O'Flaherty spent two summers as a caddie at Shinnecock Hills.

He went to college at Trinity in Dublin, had friends in the Hamptons and came over during the summer months in 2002 and 2003 to work as a caddie.

''I got to know a lot of members,'' O'Flaherty said. ''I can't wait. To me, it's the best course in the world.''

DIVOTS: Justin Thomas won the Honda Classic on Feb. 25 at No. 4 in the world. No one from the top 10 in the world has won a PGA Tour event since then, a stretch of 12 tournaments. ... Guy Kinnings is leaving IMG after nearly 30 years to become the deputy CEO and Ryder Cup director of the European Tour. He will report directly to European Tour chief Keith Pelley. ... The LPGA tour will play in China during its fall Asia swing at the Buick LPGA Shanghai at Qizhong Garden Golf Club. The tournament will be Oct. 18-21, one week before the men play the HSBC Champions at Sheshan International in Shanghai. ... Alice Chen of Furman has been selected for the Dinah Shore Trophy, awarded to top college women who excel in golf, academics and work off the golf course. ... The Irish Open is going to Lahinch Golf Club in 2019, with former Ryder Cup captain Paul McGinley serving as the tournament host.

STAT OF THE WEEK: Matt Kuchar, Peter Uihlein and Jhonattan Vegas are the only players to compete in all five Texas events on the PGA Tour this year.

FINAL WORD: ''The sum of his shots seems to add up to slightly less than the sum of the shots from another guy.'' - Geoff Ogilvy on Jordan Spieth.

Getty Images

Arizona's run continues, knocks off top seed to reach semis

By Jay CoffinMay 22, 2018, 6:35 pm

STILLWATER, Okla. – The No. 1 seed in match play has still never won the women’s NCAA Championship.

That dubious distinction continued Tuesday at Karsten Creek when Arizona knocked out top-seeded UCLA on the final hole of the final match.

With the matches tied at 2 apiece, the anchor match between Arizona junior Bianca Pagdanganan and UCLA freshman Patty Tavatanakit was tied on the 18th hole, a par 5 that’s reachable in two shots by many.

Tavatanakit was just short of the green in two and Pagdanganan, the Wildcats’ hero from Monday when she made eagle on the last hole to give her team a shot at match play, blasted her second shot onto the green. Tavatanakit failed to get up and down – missing a 4-footer for birdie – and Pagdanganan two-putted for birdie to give Arizona the victory.

NCAA Women’s DI Championship: Scoring and TV times

NCAA Women’s DI Championship: Full coverage

“We’re lucky to be in match play,” Arizona coach Laura Ianello said. “Let’s ride the highs. Why not?”

Arizona will now face Stanford in the semifinals. The Cardinal, the 2015 champion and 2016 runner up, has qualified for match play in each of the past four seasons. They beat Northwestern, 3-2, in the quarterfinals to advance.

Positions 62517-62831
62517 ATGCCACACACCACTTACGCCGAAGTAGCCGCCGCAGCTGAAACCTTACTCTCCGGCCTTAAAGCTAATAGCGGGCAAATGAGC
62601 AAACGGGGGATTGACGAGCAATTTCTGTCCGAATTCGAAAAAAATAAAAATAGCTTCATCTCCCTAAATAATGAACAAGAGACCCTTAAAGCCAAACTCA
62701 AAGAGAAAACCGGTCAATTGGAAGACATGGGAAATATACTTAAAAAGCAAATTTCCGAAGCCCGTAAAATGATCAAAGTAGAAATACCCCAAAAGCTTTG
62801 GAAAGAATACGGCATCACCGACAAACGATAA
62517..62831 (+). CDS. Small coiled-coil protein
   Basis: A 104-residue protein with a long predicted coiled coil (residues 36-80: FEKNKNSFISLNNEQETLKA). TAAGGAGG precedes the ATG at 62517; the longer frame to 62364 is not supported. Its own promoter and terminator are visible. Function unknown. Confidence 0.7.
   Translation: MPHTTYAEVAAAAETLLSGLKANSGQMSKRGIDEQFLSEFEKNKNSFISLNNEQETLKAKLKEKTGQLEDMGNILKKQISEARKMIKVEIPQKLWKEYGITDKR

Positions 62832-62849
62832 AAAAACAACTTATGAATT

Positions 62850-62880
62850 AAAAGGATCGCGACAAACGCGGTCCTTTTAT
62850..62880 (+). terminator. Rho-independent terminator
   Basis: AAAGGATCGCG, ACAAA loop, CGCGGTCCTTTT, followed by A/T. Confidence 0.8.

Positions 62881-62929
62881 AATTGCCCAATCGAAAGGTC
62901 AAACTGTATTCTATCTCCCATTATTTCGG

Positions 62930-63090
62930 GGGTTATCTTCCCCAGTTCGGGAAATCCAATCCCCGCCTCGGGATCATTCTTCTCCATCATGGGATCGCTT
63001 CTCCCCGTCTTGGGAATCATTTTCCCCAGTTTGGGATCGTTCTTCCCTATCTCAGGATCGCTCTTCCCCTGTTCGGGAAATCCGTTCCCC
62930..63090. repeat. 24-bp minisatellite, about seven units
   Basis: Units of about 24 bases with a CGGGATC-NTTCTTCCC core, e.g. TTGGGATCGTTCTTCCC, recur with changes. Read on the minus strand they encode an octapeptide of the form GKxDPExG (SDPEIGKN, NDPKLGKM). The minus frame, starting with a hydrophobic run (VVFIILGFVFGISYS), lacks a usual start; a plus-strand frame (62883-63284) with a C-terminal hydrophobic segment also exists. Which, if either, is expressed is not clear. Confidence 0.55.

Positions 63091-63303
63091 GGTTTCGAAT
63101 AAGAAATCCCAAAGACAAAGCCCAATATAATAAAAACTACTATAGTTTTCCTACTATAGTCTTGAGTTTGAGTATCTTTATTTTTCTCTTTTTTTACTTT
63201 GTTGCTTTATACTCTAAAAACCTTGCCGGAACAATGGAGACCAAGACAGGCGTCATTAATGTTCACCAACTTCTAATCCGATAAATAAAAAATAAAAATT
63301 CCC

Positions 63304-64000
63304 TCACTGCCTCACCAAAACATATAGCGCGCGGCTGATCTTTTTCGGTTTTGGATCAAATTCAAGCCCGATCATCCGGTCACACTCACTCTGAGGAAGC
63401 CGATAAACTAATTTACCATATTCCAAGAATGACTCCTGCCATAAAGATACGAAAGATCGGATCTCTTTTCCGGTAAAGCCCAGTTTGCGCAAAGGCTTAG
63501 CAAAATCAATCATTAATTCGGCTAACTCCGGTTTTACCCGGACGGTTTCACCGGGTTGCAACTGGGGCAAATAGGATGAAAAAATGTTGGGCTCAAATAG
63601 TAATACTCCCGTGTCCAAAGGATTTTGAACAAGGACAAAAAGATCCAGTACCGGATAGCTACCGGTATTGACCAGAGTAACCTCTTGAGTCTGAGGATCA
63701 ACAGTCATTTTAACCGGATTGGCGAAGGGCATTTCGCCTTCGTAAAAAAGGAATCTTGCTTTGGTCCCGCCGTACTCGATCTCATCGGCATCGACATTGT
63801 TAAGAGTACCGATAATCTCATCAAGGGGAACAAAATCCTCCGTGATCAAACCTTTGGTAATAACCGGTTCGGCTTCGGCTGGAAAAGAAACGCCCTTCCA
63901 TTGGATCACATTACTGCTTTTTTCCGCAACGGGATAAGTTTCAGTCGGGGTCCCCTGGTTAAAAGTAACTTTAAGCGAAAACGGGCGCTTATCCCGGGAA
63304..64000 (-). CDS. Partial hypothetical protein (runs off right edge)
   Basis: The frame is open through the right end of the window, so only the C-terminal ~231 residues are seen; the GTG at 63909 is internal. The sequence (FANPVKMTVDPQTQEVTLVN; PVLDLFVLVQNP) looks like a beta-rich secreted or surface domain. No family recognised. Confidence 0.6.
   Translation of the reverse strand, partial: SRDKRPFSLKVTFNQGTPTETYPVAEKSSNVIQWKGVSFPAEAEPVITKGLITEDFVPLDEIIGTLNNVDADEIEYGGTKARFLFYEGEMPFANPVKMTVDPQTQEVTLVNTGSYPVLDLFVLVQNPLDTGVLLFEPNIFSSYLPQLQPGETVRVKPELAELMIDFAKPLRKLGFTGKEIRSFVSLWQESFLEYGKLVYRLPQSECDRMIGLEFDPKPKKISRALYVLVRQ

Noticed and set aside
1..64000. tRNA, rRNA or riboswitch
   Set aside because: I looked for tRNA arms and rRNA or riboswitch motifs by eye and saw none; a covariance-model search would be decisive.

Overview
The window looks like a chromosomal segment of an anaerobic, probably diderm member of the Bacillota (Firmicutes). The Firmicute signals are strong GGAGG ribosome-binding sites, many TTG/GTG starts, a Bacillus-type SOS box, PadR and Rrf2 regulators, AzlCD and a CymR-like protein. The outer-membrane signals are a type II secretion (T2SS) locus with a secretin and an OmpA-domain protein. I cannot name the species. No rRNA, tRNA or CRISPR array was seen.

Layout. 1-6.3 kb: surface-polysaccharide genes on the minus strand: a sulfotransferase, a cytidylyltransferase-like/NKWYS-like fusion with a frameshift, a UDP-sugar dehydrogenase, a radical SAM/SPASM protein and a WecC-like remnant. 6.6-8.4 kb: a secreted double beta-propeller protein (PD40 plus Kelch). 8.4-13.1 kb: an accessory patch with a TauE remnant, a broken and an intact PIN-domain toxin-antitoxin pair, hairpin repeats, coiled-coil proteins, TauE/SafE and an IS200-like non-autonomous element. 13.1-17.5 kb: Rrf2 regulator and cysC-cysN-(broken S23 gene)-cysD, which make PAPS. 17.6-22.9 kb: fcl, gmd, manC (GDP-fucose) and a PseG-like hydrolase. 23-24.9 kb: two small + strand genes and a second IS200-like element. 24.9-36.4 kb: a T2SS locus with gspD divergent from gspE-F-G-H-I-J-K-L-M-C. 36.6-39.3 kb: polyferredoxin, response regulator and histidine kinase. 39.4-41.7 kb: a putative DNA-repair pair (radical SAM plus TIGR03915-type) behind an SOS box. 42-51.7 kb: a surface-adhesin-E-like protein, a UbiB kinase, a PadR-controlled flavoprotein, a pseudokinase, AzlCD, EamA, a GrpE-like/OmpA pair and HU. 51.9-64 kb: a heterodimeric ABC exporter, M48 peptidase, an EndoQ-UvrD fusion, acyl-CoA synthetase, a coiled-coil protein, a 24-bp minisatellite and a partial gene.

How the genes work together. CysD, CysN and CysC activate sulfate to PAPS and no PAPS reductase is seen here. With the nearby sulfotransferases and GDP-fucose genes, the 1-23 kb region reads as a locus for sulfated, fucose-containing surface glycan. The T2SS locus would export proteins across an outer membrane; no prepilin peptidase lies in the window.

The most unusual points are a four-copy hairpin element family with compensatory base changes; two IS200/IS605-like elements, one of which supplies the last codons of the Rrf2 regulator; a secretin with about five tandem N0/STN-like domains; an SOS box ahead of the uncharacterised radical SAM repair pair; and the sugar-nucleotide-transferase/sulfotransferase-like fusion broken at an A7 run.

USC will face Alabama in the other semifinal, meaning three Pac-12 teams have advanced to the Final Four. The Crimson Tide had an easy go of it in their quarterfinal match against Kent State, winning 4-1. The decisive victory gave Alabama extra rest for its afternoon match.

USC beat Duke, 3-1-1, in the other quarterfinal, pitting teams that have combined to win nine NCAA titles in the past 20 years. But neither team has had much success in the past four years since the championship turned to match play. Not only has neither team won, neither has even reached the championship match.

Duke’s Leona Maguire won the first match and the second match was halved, but USC swept the last three matches with Gabriela Ruffels, Alyaa Abdulghany and Amelia Garvey all winning to propel the Trojans into the semifinals.

Alabama (2) vs. USC (3)

2:30PM ET: Lauren Stephenson (A) vs. Jennifer Chang (USC)

2:40PM ET: Kristen Gillman (A) vs. Amelia Garvey (USC)

2:50PM ET: Cheyenne Knight (A) vs. Allisen Corpuz (USC)

3:00PM ET: Lakareber Abe (A) vs. Alyaa Abdulghany (USC)

3:10PM ET: Angelica Moresco (A) Gabriela Ruffels (USC)

Stanford (5) vs. Arizona (8)

3:20PM ET: Emily Wang (S) vs. Gigi Stoll (A)

3:30PM ET: Shannon Aubert (S) vs. Yu-Sang Hou (A)

3:40PM ET: Mika Liu (S) vs. Haley Moore (A)

3:50PM ET: Albane Valenzuela (S) vs. Sandra Nordaas (A)

4:00PM ET: Andrea Lee (S) vs. Bianca Pagdanganan (A)

Getty Images

NCAA DI Women's Champ.: Scoring, TV times

By Golf Channel DigitalMay 22, 2018, 5:50 pm

The NCAA Division I Women's Golf Championship is underway at Kartsen Creek Golf Club in Stillwater, Okla.

After three days of stroke play, eight teams advanced to the match-play portion of the championship. Quarterfinals were contested Tuesday morning with semifinals in the afternoon. The finals are being held on Wednesday. Golf Channel is airing the action live.

Wake Forest junior Jennifer Kupcho won the individual title. Click here for live action, beginning at 4 p.m. ET.


TV Times (all times ET):

4-8PM: Match-play semifinals (Click here to watch live)

4-8PM: Match-play finals